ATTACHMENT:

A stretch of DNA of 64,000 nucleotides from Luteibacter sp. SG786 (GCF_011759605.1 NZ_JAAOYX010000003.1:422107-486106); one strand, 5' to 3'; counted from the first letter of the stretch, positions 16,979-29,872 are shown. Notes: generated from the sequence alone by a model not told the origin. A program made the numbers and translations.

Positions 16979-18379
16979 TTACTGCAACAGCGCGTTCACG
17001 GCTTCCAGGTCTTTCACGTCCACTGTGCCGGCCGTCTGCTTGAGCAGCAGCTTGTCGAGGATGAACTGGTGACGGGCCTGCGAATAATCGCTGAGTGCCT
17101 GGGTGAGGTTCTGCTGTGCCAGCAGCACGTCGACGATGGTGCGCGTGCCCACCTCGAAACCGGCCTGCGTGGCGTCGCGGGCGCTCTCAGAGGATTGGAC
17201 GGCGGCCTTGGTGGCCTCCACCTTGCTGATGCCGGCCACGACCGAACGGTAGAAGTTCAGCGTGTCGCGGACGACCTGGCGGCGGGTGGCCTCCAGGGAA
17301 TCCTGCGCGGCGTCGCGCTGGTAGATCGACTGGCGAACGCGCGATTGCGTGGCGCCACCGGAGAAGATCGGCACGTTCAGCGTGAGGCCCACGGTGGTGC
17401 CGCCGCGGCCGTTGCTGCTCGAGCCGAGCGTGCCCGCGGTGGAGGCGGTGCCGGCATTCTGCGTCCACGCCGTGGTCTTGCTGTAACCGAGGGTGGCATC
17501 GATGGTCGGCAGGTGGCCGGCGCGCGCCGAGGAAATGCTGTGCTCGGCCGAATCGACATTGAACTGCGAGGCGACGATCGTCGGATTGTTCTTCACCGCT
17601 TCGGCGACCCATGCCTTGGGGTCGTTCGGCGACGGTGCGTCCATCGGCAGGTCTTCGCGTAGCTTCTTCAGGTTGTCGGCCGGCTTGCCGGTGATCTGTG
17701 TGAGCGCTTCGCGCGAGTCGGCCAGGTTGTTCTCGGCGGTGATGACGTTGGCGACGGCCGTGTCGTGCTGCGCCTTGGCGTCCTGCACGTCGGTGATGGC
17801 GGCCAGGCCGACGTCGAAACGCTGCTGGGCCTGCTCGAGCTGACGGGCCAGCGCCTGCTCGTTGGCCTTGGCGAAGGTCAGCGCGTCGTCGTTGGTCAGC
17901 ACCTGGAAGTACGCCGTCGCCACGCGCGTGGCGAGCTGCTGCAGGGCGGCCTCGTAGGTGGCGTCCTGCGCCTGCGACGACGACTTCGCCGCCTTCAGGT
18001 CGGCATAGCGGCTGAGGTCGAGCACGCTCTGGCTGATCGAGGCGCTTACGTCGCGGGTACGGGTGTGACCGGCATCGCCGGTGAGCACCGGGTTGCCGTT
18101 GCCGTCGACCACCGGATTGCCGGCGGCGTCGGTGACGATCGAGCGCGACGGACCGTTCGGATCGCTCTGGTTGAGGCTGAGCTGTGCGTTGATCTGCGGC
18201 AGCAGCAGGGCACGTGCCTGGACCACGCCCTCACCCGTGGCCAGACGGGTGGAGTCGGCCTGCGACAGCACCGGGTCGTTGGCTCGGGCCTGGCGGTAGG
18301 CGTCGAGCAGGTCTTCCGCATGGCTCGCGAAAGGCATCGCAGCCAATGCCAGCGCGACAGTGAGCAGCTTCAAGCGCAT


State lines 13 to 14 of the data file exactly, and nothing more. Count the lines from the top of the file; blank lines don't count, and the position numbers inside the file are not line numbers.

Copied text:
17901 ACCTGGAAGTACGCCGTCGCCACGCGCGTGGCGAGCTGCTGCAGGGCGGCCTCGTAGGTGGCGTCCTGCGCCTGCGACGACGACTTCGCCGCCTTCAGGT
18001 CGGCATAGCGGCTGAGGTCGAGCACGCTCTGGCTGATCGAGGCGCTTACGTCGCGGGTACGGGTGTGACCGGCATCGCCGGTGAGCACCGGGTTGCCGTT